1) This is going to be the most time consuming habit to break. How large is his kennel? He also needs his own kennel. A kennel should be the "dog's" space, it should be his safe place and he shouldn't have to share it. This may also be why he feels he has to mark everything as "his". When he comes out of the kennel, he goes immediately(!) outside. Bring him back in and watch him extremely close, if that leg goes up, you immediatly(!!) yell "NO!" and take him outside. You have to be quick and do it everytime. When you are not there to keep that close of an eye, he goes into his own kennel.

    2)Get a muzzle. I cannot see how or why the dog is biting. Most of the time, biting when it comes to ears, grooming, and nails comes from insecurity. Muzzle him, and then go slow, making sure not to hurt or make him feel discomfort. Your safety comes first.

    3) This may not be one you can help. Some dogs get attached to a single person, and nobody else. Your mother may have been his one person, so he may never get "attached" to you. Things you can try are, playing(not with treats but toys) and taking him places. Next time you go to the park or to petsmart or the home improvement store, leash him and tie it to your waste. Being in strange new places will bring him closer to you.

    4) This is another tough and time consuming one. Seperation anxiety is a toughie. Sometimes you can get some very light sedatives from the vet, it won't knock him out, but it will relax him. I wouldn't do that unless he is truly distressed when left alone. I would try training first. Place him in his crate, if he cries there. Put him in and immediately let him back out, before(!!) he has a chance to whine. Slowly, VERY slowly work the time up, always trying to let him out before he cries. If he cries, wait until he is done before letting him out. You'll have to repeat this everywhere he suffers from this anxiety. Even if it means standing outside your apartment door with your ear against the door.

    5) Sneaking. Is he sneaking food off the counter? Need a little more information on what and when he is sneaking and then what he does with it.

    6) Buy a training lead. I got mine at walmart, it's just a 20-40 foot nylon leash. Leave it on him while he's in the house and you are home. Do NOT leave it on him unattended, he could get it hung up on something. You want to tie the leash to something near the door. Enough to where he can get out the door if he wanted to, but not enough to get away. Now the training starts. Draw a semi-circle around your door, that is "your" space. It may even help to put down colored tape, so there is a visible mark. Act like you are going to open the door, and stop if he acts like he's going to come into "your" space. Make him go back out, he cannot enter "your" space. Give him the command "Back." and move him out of the semi-circle. Eventually you will work up from "going to the door" to actually "opening and shutting the door". Training is all about steps and increments. The training lead is to keep him safe, so he doesn't actually get away during training. Don't hold the lead while working on this lesson, because he'll realize when he's wearing the leash and when he's not. Eventually, when he is no long attempting to enter "your" space, you can take the lead off and repeat the training. If he even puts one paw in your space, move him back. When you take him out, carry him out or have him on a walking leash. Going out the door ANYTIME you should make the dogs sit and wait until you release them to actually go through the door.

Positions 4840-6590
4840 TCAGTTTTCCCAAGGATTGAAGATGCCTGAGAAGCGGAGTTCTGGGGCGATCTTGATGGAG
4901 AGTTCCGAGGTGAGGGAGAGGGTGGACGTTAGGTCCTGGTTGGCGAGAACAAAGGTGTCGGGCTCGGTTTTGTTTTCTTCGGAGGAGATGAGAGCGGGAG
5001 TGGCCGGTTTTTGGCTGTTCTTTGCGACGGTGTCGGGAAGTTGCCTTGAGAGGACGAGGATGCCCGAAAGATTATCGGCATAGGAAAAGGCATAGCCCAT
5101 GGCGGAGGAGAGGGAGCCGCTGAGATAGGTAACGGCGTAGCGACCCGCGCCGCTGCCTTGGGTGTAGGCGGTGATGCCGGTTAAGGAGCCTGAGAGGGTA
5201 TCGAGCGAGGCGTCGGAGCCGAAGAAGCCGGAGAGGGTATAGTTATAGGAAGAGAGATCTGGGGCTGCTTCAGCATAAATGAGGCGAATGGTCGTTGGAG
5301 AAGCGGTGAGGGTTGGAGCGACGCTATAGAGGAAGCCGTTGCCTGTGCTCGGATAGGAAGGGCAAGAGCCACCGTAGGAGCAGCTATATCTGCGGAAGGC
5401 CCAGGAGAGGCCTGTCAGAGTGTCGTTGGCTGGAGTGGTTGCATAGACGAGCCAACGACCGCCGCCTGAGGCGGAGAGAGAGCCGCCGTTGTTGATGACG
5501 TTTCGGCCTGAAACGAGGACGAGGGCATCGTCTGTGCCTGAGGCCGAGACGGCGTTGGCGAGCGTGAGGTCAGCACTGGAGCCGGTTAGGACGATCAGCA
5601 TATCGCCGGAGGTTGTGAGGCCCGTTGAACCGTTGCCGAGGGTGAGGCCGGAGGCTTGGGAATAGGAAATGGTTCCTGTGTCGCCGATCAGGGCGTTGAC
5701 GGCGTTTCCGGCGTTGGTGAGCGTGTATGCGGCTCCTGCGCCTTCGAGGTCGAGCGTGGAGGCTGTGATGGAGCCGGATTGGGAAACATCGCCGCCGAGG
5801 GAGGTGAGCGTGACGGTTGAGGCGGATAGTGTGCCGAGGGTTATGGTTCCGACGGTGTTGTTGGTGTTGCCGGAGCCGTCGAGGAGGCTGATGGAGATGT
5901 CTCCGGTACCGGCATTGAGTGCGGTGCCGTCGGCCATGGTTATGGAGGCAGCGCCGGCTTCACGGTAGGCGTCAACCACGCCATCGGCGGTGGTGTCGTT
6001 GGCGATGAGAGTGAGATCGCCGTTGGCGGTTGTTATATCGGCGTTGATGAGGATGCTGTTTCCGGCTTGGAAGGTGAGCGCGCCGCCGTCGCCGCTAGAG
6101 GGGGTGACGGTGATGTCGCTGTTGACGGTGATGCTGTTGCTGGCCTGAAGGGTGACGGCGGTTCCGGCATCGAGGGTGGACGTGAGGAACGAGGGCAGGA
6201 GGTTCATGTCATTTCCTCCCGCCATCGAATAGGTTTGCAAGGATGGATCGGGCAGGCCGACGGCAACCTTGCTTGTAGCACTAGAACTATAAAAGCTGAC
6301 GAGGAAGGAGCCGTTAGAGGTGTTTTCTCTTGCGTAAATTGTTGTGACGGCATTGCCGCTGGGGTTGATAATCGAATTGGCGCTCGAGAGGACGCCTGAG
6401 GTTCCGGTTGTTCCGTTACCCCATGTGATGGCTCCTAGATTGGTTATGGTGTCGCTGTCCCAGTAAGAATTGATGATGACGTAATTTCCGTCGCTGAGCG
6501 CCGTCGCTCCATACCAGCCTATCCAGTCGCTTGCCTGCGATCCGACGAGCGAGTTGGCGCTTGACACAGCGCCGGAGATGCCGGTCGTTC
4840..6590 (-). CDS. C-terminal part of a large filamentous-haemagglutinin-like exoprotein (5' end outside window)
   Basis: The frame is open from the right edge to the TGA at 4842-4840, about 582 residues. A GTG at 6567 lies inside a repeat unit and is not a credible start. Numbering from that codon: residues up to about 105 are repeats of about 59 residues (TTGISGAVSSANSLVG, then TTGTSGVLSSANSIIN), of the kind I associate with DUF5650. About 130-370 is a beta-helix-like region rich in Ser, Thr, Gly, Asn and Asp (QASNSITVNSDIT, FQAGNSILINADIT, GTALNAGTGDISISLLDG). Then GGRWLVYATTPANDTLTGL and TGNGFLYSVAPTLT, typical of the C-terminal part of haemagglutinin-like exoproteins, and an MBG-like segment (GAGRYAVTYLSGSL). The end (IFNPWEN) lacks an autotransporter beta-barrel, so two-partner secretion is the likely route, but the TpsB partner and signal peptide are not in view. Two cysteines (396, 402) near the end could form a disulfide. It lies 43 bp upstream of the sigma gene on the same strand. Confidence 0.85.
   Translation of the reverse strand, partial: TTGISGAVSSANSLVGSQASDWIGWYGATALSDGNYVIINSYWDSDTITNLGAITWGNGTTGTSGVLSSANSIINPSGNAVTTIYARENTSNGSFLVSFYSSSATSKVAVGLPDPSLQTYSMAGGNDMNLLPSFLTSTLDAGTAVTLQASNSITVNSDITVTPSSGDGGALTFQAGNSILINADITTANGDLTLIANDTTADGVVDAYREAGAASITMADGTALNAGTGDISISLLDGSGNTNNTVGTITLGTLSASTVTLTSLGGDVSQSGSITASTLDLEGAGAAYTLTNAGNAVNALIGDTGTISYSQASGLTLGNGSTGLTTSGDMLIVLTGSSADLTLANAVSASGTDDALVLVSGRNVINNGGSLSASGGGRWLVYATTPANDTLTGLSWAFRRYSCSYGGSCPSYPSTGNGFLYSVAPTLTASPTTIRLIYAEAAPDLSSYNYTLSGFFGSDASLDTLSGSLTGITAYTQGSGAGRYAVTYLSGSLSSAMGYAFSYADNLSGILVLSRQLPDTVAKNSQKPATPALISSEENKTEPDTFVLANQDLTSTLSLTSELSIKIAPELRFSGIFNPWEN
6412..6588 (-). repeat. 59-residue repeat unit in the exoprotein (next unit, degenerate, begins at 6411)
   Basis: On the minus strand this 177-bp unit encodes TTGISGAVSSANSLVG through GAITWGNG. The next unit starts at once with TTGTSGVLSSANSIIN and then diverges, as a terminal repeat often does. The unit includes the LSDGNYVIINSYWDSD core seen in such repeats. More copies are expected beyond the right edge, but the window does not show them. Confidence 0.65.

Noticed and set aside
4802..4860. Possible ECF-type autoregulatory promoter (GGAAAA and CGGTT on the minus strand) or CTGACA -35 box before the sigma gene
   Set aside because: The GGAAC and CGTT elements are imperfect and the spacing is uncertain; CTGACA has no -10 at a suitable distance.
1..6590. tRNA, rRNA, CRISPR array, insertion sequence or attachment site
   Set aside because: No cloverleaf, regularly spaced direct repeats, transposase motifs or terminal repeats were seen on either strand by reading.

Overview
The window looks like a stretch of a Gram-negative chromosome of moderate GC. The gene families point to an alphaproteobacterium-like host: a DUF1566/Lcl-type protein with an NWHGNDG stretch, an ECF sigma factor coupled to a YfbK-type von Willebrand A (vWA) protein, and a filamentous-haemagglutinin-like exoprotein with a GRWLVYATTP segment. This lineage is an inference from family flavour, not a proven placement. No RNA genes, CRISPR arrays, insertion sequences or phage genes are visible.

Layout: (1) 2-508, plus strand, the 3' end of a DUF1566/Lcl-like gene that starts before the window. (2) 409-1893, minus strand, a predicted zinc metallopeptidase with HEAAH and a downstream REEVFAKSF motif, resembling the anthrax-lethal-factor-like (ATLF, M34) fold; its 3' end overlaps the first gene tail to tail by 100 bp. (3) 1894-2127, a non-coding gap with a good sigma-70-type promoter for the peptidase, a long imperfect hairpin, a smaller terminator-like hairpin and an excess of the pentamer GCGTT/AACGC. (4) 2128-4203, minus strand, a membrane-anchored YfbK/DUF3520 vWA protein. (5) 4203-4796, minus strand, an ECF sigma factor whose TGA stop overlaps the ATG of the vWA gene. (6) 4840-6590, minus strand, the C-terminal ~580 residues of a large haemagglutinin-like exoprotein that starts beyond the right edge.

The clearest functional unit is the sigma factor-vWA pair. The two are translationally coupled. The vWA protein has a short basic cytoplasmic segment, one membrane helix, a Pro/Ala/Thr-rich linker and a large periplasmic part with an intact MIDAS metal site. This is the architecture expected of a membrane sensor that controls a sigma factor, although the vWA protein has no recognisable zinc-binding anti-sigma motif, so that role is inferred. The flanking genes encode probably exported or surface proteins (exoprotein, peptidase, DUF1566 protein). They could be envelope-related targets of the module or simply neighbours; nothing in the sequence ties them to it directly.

Good luck. [​IMG]
  9. Nana2KJS

    Nana2KJS Chicks-n-Ahs

    Mar 21, 2009
    SE Kansas
    Once again I will recommend homeopathy. These issues are classic symptoms of chronic disease brought on by years of vaccinations, chemical exposures, breeding issues, etc. ClassicalHomeopathyPets is a yahoo group dedicated to teaching its members about the use and benefits of homeopathy for pets. The moderator is a trained homeopath who will work with you via email to treat your animal and help you reverse the damages and return them to a healthy state.
  10. rodriguezpoultry

    rodriguezpoultry Langshan Lover

    Jan 4, 2009
    Claremore, OK
    As far as I know..he has not had any vaccinations since we got him from the rescue. He had horrible allergic reactions so we simply stopped.

    The ONLY thing he is given is heartworm medicines and Comfortis.